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Writing Really Rad GTK+ _ GNOME Applications

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Writing Really Rad GTK+ _ GNOME Applications Powered By Docstoc
					       Writing Really Rad
        GTK+ & GNOME
          Applications
        in C, Python or Java
  Andrew Cowie           Davyd Madeley
Operational Dynamics   Fugro Seismic Imaging
       Who Are We?

Andrew Cowie            Davyd Madeley
 spends an awful lot of  is a professional
 time programming        software engineer
 for someone who is      and electronic
 actually a suit. He     engineering student.
 started with C in the   By night he is the
 early 80s, picked up    gnome­applets
 Java in 1997, and       maintainer and a
 now, 10 years later,    contributor to
 is the maintainer of    GNOME. He plays the
 the java­gnome          tenor saxophone.
 project.
             An Overview

●
    Why choose GTK+ for your application?
●
    GTK+ Fundamentals
    –   Building a UI
    –   Box packing
    –   The main loop & signals
●
    Getting started (in C)
●
    Window tricks (in Java)
●
    Complex data models (in Python)
            Why Would You Choose GTK+?

●
    Fast, flexible, ubiquitous
●
    Multi-platform
    –   Linux, Unix, Mac OS, Win32, and more
●
    Many languages
    –   C, Python and Java
    –   Perl, C++, Ruby, Haskell, C#, PHP, OCml, Eiffel,
        Erlang, Guile/Scheme/Lisp, Lua, Octave, D, TCL,
        Smalltalk, and more!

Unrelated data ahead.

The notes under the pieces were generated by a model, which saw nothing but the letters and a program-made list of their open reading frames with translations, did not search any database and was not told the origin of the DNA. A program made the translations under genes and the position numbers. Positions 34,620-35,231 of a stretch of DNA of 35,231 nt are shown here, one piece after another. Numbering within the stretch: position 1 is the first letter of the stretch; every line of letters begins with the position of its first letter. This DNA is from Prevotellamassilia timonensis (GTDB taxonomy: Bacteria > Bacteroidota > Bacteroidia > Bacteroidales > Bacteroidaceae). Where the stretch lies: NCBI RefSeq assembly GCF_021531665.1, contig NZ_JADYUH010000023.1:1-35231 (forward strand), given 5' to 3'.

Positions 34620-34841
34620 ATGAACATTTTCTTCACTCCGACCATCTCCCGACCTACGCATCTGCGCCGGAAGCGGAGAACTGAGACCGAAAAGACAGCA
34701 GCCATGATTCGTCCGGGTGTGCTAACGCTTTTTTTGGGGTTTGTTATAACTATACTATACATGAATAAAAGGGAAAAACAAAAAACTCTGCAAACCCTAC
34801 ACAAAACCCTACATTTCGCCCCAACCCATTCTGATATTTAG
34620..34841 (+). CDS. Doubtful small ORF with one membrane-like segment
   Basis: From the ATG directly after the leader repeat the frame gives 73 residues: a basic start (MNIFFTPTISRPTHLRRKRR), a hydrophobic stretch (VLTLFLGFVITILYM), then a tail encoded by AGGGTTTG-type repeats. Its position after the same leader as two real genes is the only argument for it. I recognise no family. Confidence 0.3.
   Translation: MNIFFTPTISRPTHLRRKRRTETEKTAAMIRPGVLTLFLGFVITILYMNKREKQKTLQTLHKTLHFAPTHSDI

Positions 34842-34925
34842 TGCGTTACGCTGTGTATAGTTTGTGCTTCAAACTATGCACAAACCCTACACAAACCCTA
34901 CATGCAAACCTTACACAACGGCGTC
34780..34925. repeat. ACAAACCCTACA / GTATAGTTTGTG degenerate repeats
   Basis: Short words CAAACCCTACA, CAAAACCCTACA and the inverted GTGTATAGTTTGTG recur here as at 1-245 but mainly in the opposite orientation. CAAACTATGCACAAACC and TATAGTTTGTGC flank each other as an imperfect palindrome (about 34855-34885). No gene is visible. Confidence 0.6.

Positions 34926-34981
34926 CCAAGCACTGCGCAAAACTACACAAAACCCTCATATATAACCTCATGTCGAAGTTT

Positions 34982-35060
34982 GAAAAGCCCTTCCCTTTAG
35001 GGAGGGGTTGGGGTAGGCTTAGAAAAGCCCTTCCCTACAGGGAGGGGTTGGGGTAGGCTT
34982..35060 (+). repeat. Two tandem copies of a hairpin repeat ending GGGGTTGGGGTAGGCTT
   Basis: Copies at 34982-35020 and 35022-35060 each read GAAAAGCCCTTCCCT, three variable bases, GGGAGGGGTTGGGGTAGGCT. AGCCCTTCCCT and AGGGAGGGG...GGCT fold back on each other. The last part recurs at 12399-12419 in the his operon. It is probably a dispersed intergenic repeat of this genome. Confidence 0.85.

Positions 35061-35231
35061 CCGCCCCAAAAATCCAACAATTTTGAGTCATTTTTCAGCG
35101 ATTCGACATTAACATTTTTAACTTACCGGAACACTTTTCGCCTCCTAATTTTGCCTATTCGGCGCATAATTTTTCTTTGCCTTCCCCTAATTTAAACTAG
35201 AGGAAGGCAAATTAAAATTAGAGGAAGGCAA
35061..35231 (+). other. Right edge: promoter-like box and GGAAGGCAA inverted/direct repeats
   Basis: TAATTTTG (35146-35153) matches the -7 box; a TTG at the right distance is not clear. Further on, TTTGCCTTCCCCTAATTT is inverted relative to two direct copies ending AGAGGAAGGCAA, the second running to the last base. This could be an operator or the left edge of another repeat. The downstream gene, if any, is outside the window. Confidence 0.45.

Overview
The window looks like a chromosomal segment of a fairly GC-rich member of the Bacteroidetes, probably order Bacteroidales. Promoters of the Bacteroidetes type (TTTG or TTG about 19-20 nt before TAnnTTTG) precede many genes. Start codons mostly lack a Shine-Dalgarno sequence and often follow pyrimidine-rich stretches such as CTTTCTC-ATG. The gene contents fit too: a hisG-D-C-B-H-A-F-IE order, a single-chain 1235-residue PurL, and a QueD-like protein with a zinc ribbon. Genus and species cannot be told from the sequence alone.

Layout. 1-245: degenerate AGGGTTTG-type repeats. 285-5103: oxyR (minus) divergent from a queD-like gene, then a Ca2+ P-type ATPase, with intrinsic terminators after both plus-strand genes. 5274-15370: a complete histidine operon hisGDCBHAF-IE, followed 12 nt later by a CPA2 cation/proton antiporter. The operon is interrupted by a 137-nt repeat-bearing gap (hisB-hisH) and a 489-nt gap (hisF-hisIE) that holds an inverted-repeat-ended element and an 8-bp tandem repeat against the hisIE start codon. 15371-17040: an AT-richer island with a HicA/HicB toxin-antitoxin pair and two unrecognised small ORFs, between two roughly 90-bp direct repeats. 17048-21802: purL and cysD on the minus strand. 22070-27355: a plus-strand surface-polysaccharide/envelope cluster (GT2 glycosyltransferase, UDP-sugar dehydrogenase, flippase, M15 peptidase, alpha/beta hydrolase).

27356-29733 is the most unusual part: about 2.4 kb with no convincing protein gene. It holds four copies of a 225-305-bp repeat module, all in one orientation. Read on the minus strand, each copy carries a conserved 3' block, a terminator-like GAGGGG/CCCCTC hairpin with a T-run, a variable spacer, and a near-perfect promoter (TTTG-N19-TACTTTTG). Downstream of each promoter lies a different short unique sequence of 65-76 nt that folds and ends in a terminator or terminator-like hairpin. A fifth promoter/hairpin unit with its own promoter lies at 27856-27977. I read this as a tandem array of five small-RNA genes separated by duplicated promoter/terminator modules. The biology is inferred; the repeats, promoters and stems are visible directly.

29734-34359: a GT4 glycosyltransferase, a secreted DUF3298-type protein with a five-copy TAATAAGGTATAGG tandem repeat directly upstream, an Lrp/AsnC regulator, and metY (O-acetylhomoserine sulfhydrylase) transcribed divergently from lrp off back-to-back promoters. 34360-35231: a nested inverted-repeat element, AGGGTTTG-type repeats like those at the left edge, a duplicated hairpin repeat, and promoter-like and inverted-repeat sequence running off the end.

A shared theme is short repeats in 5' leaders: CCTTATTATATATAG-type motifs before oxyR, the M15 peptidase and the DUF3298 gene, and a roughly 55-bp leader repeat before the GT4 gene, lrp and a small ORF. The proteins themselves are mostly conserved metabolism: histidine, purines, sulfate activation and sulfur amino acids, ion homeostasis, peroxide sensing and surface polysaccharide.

●
    LGPL
             A Word on Versions

●
    Today we're using the following:
    –   gcc 4.1.x
    –   GTK+ 2.10.x
    –   Python 2.4
    –   pyGTK 2.10
    –   Sun Java 1.5 (& Free Java too!)
    –   Eclipse 3.2.x
    –   java-gnome 4.0
    –   Glade 3.1.x
          Widgets 'n stuff

●
    all displayed items are a GtkWidget; all
    interfaces are built down from a “top level”,
    inevitably GtkWindow
            Building a UI

●
    You can write code ...
    –   Programmatically create elaborate custom content,
        dynamic layouts, and smaller Widgets
C Demo!



        A
   GtkWindow
     with a
   GtkButton
      in it!
   Compiling



gcc ­o demo \
`pkg­config ­­cflags ­­libs \
 gtk+­2.0` demo.c
            Building a UI

●
    You can write code ...
    –   Programmatically create elaborate custom content,
        dynamic layouts, and smaller Widgets
●
    or use Glade ...
    –   Great for big, complex windows with lots of Layout
C Demo!



       A
  GtkWindow
     with a
  GtkButton
  with Glade!
             Building a UI

●
    You can write code ...
    –   Programmatically create elaborate custom content,
        dynamic layouts, and smaller Widgets
●
    or use Glade ...
    –   Great for big, complex windows with lots of Layout
●
    or do both simultaneously!
    –   no point using Glade if coding it directly is less
        lines of code
    –   Use Glade for most of Window (ie, Labels) and
        code for the dynamically generated bits
Box Packing



 GTK+ uses a
“box packing”
   model.
          Box Packing

●
    Start a GtkWindow
●
    Pack a GtkVBox into the Window
●
    Pack a GtkLabel into the VBox
●